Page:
Officials in the United States are referring to the omicron variant as a major natural catastrophe, with over 1.4 million new COVID-19 cases recorded on Monday.
Authorities are now preparing for an inflow of cases in the following days, taking a toll on healthcare organizations across the country. On Tuesday, the World Health Organization issued yet another dire warning about the pandemic’s future: disease for most people.
“I think it’s hard to process what’s actually happening right now,” said Janet Woodcock, acting commissioner of the Food and Drug Administration, “which is most people are going to get COVID.”
Woodcock said this is a critical acknowledgment for navigating the way forward, acknowledging that the focus currently needs to be on averting the worst that pandemic could bring in the short term.
“What we need to do is make sure the hospitals can still function, transportation, you know, other essential services are not disrupted while this happens,” she said. “I think after that will be a good time to reassess how we’re approaching this pandemic.”
Woodcock’s statement may not come as a surprise, given that the number of daily positive tests is at an all-time high. On Monday, the seven-day average surpassed 760,000, implying that around one in every 60 Americans tested positive in the previous week.
A research published four months ago, before the outbreak of the omicron variant, predicted that 31 percent of the U.S. population was already infected.
Woodcock’s remarks came on the same day that a World Health Organization official warned that Europe might see more than half of its people sick within the next six to eight weeks.
However, there has been speculation that omicron could surge and decrease soon like it did in South Africa. However, Sen. Richard Burr (R-N.C.), the leading Republican on the Senate Health Committee, remarked that Israeli scientists were less optimistic about their country’s future.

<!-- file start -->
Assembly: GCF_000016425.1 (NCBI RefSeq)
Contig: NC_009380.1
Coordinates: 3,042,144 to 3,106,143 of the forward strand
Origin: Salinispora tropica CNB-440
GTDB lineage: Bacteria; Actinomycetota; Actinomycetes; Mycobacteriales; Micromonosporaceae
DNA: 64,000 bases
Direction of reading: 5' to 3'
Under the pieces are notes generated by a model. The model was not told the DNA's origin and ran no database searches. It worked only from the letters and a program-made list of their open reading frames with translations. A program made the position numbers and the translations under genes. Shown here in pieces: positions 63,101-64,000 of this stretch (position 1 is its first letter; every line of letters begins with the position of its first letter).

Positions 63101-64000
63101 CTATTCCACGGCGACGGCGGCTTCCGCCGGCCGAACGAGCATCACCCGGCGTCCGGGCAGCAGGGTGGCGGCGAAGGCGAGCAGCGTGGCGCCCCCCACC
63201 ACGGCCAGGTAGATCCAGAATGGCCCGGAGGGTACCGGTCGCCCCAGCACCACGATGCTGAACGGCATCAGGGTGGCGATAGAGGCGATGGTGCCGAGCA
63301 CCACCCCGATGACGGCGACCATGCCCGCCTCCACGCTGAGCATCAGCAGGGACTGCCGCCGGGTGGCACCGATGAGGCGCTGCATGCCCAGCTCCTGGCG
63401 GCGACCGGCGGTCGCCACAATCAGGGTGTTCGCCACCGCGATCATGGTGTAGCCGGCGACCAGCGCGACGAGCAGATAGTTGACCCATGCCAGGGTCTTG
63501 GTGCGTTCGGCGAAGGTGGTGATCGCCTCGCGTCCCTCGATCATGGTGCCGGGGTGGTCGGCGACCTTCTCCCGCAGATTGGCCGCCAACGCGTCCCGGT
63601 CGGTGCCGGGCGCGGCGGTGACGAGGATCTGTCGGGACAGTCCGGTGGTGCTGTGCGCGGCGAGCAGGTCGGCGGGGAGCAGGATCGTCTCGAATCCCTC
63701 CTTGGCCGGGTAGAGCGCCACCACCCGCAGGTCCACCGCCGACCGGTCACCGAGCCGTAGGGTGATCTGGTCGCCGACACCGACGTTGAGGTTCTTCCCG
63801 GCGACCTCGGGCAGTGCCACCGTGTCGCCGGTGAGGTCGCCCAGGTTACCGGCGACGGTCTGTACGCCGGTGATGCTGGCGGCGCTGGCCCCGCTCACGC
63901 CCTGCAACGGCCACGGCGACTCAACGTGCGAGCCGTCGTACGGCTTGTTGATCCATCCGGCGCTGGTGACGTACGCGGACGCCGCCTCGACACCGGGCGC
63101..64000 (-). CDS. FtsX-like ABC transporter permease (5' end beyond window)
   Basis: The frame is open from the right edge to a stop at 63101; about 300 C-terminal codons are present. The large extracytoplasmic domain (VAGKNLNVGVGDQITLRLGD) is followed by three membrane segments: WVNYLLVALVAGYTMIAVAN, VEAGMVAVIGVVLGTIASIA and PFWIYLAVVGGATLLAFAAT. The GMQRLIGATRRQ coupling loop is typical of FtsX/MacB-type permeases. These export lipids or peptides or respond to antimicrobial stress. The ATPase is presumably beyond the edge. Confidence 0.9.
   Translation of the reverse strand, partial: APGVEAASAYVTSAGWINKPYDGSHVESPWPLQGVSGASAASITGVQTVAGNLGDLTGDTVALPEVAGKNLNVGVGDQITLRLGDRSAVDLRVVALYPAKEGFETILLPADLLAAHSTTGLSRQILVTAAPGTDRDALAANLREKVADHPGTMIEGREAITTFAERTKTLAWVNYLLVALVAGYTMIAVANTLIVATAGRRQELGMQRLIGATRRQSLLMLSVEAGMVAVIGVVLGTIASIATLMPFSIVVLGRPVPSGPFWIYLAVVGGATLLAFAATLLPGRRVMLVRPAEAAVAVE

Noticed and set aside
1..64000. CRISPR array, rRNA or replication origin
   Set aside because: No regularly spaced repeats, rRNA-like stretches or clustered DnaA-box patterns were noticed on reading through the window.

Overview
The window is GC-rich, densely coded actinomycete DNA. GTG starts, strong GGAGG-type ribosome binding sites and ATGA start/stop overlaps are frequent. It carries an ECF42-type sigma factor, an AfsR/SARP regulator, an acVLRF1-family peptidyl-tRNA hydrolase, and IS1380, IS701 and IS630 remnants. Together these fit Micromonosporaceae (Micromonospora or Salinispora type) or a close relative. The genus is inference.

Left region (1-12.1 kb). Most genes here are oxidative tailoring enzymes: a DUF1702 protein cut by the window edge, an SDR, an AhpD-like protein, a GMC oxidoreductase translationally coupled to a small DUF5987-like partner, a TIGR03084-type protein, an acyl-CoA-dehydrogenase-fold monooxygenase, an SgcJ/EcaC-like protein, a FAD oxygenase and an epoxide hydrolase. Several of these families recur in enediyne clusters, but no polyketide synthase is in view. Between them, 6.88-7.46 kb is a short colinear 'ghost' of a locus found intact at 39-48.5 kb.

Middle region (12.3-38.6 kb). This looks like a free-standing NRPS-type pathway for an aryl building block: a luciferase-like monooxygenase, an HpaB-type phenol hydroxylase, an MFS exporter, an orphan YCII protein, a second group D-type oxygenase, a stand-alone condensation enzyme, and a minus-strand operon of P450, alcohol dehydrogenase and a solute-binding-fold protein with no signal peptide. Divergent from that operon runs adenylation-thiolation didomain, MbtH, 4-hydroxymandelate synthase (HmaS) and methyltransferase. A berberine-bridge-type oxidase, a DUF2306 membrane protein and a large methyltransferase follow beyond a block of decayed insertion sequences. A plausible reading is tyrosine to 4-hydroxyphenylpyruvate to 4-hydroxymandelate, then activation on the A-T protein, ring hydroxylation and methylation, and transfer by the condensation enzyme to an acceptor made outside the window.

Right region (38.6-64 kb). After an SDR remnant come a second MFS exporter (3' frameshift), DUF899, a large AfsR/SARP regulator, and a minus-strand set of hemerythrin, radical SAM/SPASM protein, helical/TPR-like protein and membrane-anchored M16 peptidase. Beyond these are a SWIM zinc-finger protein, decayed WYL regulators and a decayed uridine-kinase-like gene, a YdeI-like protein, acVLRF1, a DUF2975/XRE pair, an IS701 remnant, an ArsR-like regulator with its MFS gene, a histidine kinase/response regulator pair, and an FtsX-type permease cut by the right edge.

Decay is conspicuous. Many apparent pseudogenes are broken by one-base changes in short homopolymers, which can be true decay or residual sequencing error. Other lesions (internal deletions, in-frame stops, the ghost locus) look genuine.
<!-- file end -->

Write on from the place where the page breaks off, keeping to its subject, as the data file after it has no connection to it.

Anthony S. Fauci gave another statement in response to Burr’s comments regarding South Africa, warning of potential future variants and the possibility that omicron infections may not provide natural immunity against them.
“If we wind up getting infected with omicron at a very, very low level of pathogenicity, is that going to be sort of almost like a live attenuated vaccine? I don’t think we can say that right now,” Fauci said.
While they warned about the impending dangers, Woodcock, Fauci, and the other experts made a point of emphasizing the importance of preventing infections as much as possible, given the strain that the disease could place on hospitals and essential services.
Woodcock also seemed to advocate for a unique approach to the virus’s fight, one that recognizes what lies ahead in the short future while also dealing with longer-term institutional reforms.
“I think right now we need to focus on continuity of operations for hospitals and other essential services as this variant sweeps through the population. I don’t think that will last a long time, but that’s where I think we are right now,” Woodcock added.